Q Magazine
Q Magazine

New Music Friday: Reissues From the Replacements and the Breeders, and New Albums From Kylie Minogue and Teenage Fanclub Lead a Week of Welcome Returns

Source: Mega

The Breeders, Kylie Minogue and Teenage Fanclub bring some Gen X flavor to the week's new releases.

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The Breeders, Last Splash (30th Anniversary Edition)

American indie rock band The Breeders 1993 album Last Splash has finally gotten the deluxe reissue treatment for its 30th anniversary. The album, of course, features the alt-rock classic “Cannonball,” which reached the top 10 in the UK and was certified platinum in America. But the real news here is that the reissue is from the original analog tapes, which were discovered in Warner Music Group’s vaults. Furthermore, two unreleased songs from the Last Splash sessions — “Go Man Go” and “Divine Mascis” — will be included on the reissue. “Go Man Go” was a Kim Deal co-write with her Pixies bandmate Black Francis, and “Divine Mascis” was a rework of “Divine Hammer” with Dinosaur Jr.’s J Mascis on lead vocals. -- Amy Hughes

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Kylie Minogue, Tension

After two consecutive albums that saw Australia’s most indefatigable pop diva try her hand at country (serviceably) and disco (gloriously), Minogue has settled back into her comfort zone with this return to straight-ahead electro-pop. Not that this is in any way a bad thing. With lead-off single “Padam Padam” soundtracking countless summer Pride parades, and “Vegas High” shamelessly promoting her upcoming Sin City residency, Tension manages to hit all the right notes with disarming effortlessness. -- Andrew Barker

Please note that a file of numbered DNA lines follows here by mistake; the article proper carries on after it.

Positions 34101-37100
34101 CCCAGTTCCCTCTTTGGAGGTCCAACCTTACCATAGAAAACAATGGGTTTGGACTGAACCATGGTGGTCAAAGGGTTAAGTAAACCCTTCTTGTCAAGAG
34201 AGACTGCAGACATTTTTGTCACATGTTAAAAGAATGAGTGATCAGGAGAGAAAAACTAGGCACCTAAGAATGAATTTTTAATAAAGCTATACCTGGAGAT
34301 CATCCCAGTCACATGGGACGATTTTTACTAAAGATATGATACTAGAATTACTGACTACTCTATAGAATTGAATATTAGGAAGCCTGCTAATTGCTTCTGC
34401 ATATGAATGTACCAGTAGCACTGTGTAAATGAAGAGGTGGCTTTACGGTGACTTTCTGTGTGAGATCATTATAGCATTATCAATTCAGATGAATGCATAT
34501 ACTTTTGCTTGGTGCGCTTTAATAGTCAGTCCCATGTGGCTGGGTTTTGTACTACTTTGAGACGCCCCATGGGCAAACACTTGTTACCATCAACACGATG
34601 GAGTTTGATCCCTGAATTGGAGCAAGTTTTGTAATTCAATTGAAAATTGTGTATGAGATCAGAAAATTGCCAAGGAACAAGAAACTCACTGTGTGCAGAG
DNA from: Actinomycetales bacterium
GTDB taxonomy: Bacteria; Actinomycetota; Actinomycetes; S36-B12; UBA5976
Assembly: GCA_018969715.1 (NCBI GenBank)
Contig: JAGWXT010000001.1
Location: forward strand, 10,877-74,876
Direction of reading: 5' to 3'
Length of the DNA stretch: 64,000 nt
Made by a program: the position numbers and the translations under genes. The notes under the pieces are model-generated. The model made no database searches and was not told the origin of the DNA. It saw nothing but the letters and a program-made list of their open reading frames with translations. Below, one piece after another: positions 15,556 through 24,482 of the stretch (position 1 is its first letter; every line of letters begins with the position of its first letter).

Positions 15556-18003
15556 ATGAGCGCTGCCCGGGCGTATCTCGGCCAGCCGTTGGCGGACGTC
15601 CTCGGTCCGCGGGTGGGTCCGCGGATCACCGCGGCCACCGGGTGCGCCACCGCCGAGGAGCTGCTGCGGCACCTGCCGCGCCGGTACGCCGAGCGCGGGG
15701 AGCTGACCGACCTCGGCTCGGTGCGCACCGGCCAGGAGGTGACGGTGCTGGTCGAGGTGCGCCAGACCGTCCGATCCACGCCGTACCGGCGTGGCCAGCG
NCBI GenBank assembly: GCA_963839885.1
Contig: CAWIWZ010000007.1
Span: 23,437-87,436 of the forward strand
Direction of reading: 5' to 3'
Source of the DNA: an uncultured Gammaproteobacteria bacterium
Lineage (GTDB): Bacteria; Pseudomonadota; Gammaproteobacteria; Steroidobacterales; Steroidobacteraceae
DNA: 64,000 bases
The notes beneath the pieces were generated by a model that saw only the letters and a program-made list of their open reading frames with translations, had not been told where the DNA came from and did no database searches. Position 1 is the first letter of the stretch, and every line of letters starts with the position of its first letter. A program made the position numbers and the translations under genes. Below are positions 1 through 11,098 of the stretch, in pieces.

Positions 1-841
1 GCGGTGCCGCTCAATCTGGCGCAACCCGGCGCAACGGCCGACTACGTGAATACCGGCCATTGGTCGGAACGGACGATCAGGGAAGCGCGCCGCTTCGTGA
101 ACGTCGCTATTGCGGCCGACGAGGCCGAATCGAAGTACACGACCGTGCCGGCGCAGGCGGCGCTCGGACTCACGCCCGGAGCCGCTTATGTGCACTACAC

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Teenage Fanclub, Nothing Lasts Forever

Seemingly trapped forever in a wonderful world of alt-rock and jangly guitar pop, the Scottish band is back with a new album with relative rapidity. No, seriously, it’s only been two years since their last LP, Endless Arcade, and it’s literally been two decades since the last time they’ve delivered that kind of turnaround. Maybe it’s the addition of former Gorky’s Zygotic Minci member Euros Childs to the lineup – this is his second record with the band – but whatever the case, it’s ten new songs of Teenage goodness in short order, so consider us signed up. -- Will Harris

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The Replacements, Tim (Let It Bleed Edition)

If you’ve ever encountered the Replacements’ 1985 album Tim (and it you haven’t, where have you been?), it’s likely that you reached two conclusions rather quickly. First, that Tim is one of the greatest collections of rock songs written and recorded in that or any other era. And second, that it’s also one of the most poorly mixed collections of rock songs recorded in that or any other era. Finally, someone has elected to do something about the latter. Painstakingly remixed by Ed Stasium, Tim (Let It Bleed Edition) loses the muddy drums and sterile washes of echoey guitar that marred the original release, restoring a sense of immediacy and intimacy that makes deathless anthems like “Bastards of Young,” “Left of the Dial” and “Little Mascara” sound brand new. -- AB


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